Prosecutors in Germany have filed criminal charges against six more Volkswagen executives for their roles in the company’s never-ending diesel emission cheating scandal.
The 876-page indictment says the unidentified six were “largely responsible” for misleading regulators and customers in Europe and the U.S. about the illegal software VW diesels were using to evade emission tests.
The defendants are charged with fraud and false certification. Because the rigged cars illegally qualified for tax breaks in Europe, members of the group also were charged with tax evasion.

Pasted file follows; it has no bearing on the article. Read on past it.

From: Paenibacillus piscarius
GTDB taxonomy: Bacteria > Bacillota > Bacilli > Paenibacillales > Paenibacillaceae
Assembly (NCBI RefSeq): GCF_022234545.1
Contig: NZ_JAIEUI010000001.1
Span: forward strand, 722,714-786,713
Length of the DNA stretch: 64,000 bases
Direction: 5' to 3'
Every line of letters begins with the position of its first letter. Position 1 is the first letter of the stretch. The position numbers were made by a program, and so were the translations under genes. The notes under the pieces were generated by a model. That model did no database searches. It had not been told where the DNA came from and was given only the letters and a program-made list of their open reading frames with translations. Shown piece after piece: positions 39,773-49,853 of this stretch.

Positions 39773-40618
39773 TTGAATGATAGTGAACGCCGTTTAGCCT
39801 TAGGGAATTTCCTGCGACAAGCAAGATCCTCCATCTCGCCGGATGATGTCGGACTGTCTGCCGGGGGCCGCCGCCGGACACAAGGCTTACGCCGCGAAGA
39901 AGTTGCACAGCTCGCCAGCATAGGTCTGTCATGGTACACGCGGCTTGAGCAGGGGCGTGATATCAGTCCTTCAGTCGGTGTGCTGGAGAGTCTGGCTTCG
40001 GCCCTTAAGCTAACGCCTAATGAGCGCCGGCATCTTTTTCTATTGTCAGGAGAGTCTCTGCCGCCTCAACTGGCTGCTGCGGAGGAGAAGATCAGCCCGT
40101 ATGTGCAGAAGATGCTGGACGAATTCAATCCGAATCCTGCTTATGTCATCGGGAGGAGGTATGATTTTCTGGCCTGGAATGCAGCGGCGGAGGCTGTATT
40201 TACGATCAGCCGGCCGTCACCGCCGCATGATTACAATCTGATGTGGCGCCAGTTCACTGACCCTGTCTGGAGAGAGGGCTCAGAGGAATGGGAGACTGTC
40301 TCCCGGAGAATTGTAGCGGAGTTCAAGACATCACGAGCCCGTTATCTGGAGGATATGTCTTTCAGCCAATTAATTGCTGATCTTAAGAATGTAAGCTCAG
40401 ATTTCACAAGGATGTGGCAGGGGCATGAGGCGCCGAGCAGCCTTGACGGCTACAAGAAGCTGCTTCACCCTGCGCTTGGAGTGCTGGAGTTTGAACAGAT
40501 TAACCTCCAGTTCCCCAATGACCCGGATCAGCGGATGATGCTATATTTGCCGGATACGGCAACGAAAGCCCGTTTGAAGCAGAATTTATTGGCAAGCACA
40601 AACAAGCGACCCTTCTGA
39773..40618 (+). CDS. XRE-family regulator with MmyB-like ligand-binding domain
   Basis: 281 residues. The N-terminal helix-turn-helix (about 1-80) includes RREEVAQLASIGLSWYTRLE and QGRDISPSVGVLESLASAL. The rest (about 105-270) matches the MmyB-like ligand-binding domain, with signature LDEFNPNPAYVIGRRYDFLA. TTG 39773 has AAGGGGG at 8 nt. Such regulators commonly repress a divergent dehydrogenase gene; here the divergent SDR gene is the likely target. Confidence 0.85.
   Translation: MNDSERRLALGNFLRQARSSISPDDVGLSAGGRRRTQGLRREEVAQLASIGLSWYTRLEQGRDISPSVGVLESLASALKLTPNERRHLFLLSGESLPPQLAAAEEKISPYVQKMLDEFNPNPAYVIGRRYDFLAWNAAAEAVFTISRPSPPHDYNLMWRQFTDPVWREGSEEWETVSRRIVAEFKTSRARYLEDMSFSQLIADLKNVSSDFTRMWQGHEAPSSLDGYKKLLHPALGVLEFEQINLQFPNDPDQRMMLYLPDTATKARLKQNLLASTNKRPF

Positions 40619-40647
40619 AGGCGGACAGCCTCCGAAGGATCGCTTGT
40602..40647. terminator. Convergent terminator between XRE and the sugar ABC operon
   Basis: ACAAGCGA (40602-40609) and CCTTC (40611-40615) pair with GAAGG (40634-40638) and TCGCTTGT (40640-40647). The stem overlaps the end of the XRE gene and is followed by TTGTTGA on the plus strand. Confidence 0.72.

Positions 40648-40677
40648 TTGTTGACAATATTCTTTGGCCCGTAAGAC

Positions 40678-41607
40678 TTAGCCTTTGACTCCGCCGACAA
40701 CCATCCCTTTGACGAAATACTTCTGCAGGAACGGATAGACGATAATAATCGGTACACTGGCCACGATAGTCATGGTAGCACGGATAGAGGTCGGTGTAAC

The Beat Goes On
The six new defendants join five others previously charged. Prosecutors say they continue to investigate 32 others about the cheating, which came to light more than four years ago. Authorities conducted their most recent raid at VW headquarters in Wolfsburg a month ago.
VW has shelled out some $30 billion so far to cover fines, settle lawsuits, pay for vehicle buybacks and repairs, compensate owners and make environmental restitution, mostly in the U.S.
As today’s announcement shows, this scandal just won’t go away and is far from over.
Once the playground of exotic car makers, the definition of a niche vehicle has expanded to include image vehicles for mainstream OEMs, and specialist models produced on high-volume platforms.
It’s the fifth generation of a vehicle that has been increasing in sales year after year since its introduction in 1997.
Dan Nicholson is vice president of General Motors Global Propulsion Systems, the organization that had been “GM Powertrain” for 24 years.